All causes are not created equal.
Those of us who work in campaigns, communications and advocacy learn quickly that we must adequately vet and prequalify clients we champion. Otherwise, we can get burned personally and professionally. We are who we represent.
When a new or expanded assignment opens up, we encourage you to join us in utilizing this comprehensive checklist of factors to vet before committing to all causes.
- Are we being asked to blaze a new path or adding value to existing territory on a particular issue, project or candidate?
- Who is bankrolling the campaign and why?
- Does the entity (entities retaining us) have the money, or do they need our help raising some or all of it?
- What are the expectations for success of those behind the cause?
- Do I have an existing conflict and how might that be resolved?
- Is it partisan or non-partisan?
- What are the internal capabilities of the leaders of the causes?
- Who are the proposed spokespersons of the causes and are they credible at this stage?
- Are there natural existing audiences that need to be motivated, or will we be recruiting and grooming new advocates?
- Is it media worthy for reporters, columnists and producers to help amplify our initiatives?
- Is there a social responsibility appeal?
- Will our engagement require us to file under the Foreign Agents Registration Act or the Lobbying Disclosure Act?
- Are there any apparent or perceived ethical issues involved in supporting a cause?
- What’s the projected time frame of the cause-related campaign and could it be extended if positive results are forthcoming?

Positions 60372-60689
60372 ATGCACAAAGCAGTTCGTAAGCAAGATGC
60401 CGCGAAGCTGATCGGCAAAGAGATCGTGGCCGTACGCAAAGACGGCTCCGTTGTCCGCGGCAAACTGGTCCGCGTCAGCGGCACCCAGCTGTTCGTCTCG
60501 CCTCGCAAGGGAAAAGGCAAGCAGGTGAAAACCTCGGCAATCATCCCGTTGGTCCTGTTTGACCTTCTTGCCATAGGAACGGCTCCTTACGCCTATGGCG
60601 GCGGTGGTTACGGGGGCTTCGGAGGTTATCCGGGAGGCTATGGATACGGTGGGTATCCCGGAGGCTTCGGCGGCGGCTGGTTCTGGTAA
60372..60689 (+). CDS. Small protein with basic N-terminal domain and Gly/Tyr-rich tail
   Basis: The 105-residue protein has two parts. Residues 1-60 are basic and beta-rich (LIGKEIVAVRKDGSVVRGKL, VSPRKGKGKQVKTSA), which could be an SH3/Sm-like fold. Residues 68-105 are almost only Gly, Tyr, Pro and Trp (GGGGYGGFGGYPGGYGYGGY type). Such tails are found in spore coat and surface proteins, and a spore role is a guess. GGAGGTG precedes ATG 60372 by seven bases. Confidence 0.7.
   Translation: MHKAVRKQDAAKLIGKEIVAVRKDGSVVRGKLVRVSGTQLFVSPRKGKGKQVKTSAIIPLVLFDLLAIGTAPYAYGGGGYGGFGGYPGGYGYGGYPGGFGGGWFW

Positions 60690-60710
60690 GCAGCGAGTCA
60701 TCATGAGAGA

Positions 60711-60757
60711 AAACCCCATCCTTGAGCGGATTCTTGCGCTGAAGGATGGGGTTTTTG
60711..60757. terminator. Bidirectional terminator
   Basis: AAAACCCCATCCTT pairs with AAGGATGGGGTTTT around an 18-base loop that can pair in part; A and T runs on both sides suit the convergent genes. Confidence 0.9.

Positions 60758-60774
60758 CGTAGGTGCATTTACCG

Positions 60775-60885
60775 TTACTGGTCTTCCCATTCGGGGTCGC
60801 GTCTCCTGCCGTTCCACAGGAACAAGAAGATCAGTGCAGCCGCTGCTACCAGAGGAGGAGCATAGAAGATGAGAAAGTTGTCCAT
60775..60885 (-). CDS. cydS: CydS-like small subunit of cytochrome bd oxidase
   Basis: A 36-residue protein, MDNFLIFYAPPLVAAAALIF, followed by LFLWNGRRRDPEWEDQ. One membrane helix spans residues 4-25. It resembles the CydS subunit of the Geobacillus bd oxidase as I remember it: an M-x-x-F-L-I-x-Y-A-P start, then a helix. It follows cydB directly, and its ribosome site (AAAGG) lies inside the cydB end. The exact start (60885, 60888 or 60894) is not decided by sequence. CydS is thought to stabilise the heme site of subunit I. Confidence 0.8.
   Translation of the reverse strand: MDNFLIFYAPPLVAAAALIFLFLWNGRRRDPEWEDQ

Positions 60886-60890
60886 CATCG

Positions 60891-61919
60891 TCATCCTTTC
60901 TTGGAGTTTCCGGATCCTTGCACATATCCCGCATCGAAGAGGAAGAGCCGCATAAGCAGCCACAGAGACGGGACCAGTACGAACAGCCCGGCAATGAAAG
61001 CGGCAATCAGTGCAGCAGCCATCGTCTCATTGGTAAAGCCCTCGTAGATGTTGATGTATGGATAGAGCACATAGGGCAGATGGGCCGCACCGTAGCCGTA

- Could the assignment lead to additional business with this organization, or be a catalyst for additional business in a specific sector?
While some of these questions might be easy to answer and move on, others may take some research or soul searching among you and your colleagues.
If you have initial doubts about the cause or the catalyst behind it early on, heed this red flag warning and do your due diligence. Conversely, if you’re anxious to get started and all cylinders appear to be a go, slow down a few minutes to do your homework.
Once engaged, it’s difficult for all parties to amicably alter or end the arrangement. While we recommend a flexible 30- to 60-day out clause for both parties in any agreements, measuring twice and cutting once in any new project is highly recommended.
After you vet a cause and commit to working with that organization, you’re going to have to be willing to deal with some challenges that result from your association. If the organization clearly represents a certain issue area and you vet and accept their business, you can’t cut and run at first sight of public pressure. This can be very challenging when you’re providing a software, service, or consulting on a wedge issue that’s hyper-partisan and of social or political importance.
From experience, achieve the signed contract before starting any substantive work. Then, work your magic supporting that cause.
Mike Fulton directs the Washington, D.C. office of the Asher Agency and teaches public affairs in West Virginia University's Integrated Marketing Communications program.
Joshua Habursky is assistant vice of advocacy at the Independent Community Bankers of America, chairman of the Grassroots Professional Network, and adjunct professor at West Virginia University.